Recipe Ingredients

When adding a new recipe there is often the choice of 'cooked' or 'raw'. So with the example of onions, would I put cooked or raw? They are raw when I add them to the recipe but by the end they are cooked. Weight wise this will make a difference to the final total.
I have been using cronometer for nearly a month now and found it very helpful. Covering so many of the nutrients has made me aware of the days when I have either lacked a particular nutrient or eaten too much of one. I am following low carb under the guidance of my Doctor and aiming for 120g carbs per day.

Comments

  • If you weigh your food raw, I'd log it is as raw. I've previously shared this in the old forum, but a trick I use to get cooked equivalent of food is this:

    1. Weigh food as raw.
    2. Add diary entry with raw food weight. Note the calorie value.
    3. Add diary entry for cooked food. Click and change the calorie to match that of the raw food.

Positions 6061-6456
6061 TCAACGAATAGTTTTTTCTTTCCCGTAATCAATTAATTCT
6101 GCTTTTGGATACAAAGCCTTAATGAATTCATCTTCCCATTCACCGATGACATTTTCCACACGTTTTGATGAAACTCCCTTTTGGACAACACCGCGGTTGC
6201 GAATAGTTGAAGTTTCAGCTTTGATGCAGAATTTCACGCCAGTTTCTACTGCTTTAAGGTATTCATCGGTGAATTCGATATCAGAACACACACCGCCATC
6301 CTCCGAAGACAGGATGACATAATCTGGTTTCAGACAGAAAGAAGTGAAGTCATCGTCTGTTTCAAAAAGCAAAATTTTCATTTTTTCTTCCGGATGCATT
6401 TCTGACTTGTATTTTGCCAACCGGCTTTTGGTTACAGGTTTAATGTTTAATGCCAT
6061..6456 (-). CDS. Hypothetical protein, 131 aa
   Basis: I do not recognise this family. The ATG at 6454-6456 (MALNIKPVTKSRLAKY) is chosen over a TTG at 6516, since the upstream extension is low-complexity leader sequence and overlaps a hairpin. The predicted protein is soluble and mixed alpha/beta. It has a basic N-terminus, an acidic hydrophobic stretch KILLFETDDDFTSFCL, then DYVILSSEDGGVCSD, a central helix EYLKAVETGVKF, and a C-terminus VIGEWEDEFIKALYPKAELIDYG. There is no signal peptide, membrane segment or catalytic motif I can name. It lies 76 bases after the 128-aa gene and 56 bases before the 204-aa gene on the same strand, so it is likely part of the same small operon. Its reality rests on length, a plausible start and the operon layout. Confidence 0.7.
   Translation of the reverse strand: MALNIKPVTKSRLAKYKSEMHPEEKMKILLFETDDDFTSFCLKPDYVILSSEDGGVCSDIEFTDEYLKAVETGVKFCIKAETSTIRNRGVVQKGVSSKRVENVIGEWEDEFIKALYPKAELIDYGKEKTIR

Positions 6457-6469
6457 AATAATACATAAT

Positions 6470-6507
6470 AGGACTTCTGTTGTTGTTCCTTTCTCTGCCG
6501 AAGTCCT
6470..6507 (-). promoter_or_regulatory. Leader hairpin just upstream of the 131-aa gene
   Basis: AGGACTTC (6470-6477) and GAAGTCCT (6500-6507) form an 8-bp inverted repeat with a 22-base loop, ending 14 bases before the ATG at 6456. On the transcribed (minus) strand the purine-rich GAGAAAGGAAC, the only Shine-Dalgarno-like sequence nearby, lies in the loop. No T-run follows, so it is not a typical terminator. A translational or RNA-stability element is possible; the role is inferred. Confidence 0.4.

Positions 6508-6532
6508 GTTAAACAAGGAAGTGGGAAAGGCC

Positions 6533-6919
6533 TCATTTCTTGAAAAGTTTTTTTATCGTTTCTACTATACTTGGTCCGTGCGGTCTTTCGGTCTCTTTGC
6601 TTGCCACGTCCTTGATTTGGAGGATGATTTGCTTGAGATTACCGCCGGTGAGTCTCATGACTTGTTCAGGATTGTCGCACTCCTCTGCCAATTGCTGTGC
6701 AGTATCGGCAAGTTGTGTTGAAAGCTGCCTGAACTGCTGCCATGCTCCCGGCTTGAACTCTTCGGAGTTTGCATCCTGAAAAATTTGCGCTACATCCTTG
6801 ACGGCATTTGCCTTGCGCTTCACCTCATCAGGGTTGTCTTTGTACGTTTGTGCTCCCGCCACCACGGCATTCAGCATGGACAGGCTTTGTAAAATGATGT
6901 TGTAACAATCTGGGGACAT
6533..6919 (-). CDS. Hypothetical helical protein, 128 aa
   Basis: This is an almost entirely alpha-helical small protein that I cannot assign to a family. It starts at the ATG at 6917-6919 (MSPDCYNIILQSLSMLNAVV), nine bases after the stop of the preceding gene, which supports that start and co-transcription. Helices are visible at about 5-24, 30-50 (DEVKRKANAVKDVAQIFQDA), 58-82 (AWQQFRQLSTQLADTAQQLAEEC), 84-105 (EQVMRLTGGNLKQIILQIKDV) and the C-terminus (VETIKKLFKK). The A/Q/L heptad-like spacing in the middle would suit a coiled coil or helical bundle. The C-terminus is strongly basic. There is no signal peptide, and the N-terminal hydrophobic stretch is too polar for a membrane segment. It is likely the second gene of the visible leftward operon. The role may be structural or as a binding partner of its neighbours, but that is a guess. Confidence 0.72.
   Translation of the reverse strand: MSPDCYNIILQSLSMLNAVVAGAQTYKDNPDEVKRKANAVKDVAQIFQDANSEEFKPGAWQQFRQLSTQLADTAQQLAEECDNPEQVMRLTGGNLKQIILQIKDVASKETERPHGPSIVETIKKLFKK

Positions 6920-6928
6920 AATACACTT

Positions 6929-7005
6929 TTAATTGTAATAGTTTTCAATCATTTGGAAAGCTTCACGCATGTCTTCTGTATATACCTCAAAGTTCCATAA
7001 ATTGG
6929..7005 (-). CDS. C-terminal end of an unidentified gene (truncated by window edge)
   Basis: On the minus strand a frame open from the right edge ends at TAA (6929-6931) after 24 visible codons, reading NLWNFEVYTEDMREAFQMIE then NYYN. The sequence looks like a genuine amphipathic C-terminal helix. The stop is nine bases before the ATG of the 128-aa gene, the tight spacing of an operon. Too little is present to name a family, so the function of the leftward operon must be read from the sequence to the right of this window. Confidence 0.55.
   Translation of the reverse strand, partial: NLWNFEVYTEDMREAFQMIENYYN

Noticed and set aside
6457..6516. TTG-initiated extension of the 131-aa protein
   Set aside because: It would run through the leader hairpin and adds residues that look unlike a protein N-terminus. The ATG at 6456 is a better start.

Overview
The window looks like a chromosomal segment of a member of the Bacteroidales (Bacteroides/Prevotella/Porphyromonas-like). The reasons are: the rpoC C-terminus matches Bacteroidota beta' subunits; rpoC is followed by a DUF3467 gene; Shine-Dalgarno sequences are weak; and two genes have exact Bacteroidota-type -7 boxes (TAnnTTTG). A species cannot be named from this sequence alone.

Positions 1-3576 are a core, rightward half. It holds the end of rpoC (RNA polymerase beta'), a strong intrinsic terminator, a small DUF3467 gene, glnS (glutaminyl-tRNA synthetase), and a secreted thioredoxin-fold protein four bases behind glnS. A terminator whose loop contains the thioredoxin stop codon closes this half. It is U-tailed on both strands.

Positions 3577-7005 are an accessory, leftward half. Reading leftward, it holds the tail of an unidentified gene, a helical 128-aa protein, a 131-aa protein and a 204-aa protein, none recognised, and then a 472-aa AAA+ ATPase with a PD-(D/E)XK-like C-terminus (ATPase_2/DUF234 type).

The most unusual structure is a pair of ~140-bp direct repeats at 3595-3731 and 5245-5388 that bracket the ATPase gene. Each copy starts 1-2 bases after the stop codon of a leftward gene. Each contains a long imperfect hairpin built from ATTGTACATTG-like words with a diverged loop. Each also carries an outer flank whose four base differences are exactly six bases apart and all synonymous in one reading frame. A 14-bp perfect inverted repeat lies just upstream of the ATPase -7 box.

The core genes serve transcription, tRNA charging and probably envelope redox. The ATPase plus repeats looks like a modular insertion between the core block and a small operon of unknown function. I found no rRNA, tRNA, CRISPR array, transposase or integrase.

4. Delete raw food entry.
    5. Voila! Cooked food nutrients based on raw food weight.

    #AllTheDots

  • One other trick you can use when creating a custom recipe with the raw ingredients, which we recommend doing in general, is adding a negative water amount to adjust the weight after it is cooked. Losing water is usually accounts for most of the weight change when cooking food. You'll have to re-weigh the food after you cook it, but it will give you more accurate nutrient density per serving of the recipe

    Spencer D.
    cronometer.com
    As always, any and all postings here are covered by our T&Cs:
    https://forums.cronometer.com/discussion/27/governing-terms-and-disclaimer

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